Cervical Cancer Vaccine

By: Jessica Aspiras
By: Jessica Aspiras

"It would be great to take a medicine and eradicate an entire disease process by offering a vaccine."

According to the American Cancer, this year close to 10,000 women will be diagnosed with cervical cancer. And of those, roughly 4,000 will die. World-wide the number jumps to about 300,000. But if a new vaccine is approved, manufacturers Merck and Company say the numbers could drop by two-thirds. Sparrow Hospital Gynecological Oncologist, Dr. Joseph Meunier, agrees.

"By removing HPV, by preventing HPV infections in women, you are preventing cancer. So whether you call it an HPV prevention or cancer prevention, it's one in the same."

Two types of the sexually transmitted disease, Human Papillomavirus, are responsible for cervical cancer. Recently an FDA advisory panel recommended the approval of Gardasil, a vaccine against HPV. And it's suggested for girls ages nine-26.

"When you give vaccines to younger people, especially children, you're more likely to get a better response to the vaccine."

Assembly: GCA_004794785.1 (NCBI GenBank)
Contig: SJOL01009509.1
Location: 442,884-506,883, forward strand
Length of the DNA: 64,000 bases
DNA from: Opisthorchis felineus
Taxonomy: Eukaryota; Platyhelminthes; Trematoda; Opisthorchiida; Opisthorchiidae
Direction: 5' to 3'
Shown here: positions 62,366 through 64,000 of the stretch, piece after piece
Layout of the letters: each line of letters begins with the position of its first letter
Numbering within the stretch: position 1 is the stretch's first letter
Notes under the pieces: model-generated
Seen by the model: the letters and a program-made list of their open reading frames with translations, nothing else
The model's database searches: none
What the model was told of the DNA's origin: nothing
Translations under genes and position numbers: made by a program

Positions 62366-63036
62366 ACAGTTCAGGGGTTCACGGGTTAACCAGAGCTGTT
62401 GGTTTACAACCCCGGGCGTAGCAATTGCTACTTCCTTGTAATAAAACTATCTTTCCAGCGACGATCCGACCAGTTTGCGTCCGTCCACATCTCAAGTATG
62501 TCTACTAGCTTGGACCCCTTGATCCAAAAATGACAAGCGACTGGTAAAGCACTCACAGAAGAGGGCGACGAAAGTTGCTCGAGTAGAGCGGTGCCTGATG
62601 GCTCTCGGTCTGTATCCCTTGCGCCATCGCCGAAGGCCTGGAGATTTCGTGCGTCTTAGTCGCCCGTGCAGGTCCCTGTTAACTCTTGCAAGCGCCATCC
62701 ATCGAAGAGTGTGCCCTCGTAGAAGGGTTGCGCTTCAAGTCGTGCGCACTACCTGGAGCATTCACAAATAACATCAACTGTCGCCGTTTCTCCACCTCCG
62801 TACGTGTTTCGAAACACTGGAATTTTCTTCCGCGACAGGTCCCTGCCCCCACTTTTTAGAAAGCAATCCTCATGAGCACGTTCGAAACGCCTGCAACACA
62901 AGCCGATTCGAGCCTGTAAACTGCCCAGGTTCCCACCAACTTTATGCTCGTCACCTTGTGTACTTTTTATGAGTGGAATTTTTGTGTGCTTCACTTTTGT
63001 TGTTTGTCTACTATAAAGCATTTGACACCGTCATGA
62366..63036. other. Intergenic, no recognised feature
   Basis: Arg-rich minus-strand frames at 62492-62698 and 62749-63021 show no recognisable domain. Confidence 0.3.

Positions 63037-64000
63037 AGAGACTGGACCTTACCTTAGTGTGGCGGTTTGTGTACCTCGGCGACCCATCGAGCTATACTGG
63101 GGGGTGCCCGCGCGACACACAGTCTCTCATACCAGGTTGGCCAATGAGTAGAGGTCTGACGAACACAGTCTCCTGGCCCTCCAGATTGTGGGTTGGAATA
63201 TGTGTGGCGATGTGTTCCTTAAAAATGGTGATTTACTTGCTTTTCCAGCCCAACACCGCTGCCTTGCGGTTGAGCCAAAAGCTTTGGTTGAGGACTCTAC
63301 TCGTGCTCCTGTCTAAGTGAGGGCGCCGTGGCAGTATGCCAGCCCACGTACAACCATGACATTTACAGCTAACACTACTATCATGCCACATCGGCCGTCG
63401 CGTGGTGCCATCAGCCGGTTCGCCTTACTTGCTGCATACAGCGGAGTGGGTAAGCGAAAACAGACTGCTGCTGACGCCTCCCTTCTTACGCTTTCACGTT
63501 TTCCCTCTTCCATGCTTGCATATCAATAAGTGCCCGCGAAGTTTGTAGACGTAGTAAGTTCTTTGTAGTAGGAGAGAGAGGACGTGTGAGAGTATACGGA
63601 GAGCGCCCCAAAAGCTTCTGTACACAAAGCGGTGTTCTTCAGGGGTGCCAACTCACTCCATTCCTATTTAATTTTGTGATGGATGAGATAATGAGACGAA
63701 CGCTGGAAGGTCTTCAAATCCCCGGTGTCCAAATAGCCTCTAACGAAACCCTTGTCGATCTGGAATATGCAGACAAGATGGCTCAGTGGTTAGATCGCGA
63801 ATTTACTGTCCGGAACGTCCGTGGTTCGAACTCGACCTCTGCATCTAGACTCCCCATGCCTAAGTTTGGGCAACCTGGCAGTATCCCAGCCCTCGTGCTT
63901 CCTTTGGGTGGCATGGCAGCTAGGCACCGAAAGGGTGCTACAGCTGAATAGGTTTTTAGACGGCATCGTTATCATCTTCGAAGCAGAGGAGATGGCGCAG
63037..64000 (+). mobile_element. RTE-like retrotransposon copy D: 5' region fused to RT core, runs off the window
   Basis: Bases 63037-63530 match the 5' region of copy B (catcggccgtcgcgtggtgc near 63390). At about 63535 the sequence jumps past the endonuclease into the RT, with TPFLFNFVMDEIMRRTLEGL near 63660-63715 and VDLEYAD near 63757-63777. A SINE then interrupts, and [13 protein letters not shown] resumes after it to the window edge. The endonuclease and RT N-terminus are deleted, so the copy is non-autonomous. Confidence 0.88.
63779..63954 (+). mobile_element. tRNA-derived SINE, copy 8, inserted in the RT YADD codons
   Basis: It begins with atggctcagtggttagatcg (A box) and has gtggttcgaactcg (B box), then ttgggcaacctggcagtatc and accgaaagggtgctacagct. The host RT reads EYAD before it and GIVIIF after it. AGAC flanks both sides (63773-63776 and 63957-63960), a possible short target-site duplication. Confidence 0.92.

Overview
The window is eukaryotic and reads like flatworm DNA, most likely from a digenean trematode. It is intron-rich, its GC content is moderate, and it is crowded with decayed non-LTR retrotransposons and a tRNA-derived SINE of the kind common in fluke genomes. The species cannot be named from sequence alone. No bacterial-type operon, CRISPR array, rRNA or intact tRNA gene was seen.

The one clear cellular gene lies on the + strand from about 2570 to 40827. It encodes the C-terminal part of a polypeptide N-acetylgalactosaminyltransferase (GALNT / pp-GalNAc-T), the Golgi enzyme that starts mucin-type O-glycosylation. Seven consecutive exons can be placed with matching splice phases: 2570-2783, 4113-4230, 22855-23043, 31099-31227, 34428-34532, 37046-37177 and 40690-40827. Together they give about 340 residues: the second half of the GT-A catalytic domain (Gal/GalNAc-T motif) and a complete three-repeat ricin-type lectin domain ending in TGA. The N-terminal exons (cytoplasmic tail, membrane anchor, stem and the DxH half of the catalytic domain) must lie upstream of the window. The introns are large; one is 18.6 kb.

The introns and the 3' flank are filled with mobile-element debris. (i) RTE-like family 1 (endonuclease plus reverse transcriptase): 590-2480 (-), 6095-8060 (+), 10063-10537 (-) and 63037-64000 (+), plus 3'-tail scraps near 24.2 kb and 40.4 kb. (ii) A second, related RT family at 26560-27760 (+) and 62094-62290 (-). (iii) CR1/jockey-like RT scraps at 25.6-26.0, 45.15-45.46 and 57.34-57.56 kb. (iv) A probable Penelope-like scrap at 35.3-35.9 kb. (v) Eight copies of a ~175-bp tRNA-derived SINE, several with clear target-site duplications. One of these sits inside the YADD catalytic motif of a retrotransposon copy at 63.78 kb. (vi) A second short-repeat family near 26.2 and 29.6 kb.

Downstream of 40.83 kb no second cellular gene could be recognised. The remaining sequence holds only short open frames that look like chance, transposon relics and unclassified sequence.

However, there's some concern that a vaccine geared towards preventing cervical cancer and ultimately thwarting off an STD, will encourage young girls to have sex. Dr. Meunier doesn't think so.

"If you get a measles vaccine, you don't go looking for measles. So I don't see how getting an HPV vaccine would cause someone to go out and be more sexually active than they are."

Still if approved, Gardasil won't be the number one choice in cervical cancer prevention. That spot would be left to a woman's annual PAP smear.

The FDA is expected to make a decision about the vaccine by June 8. The cost would be about $300-$500 for a series of three shots.


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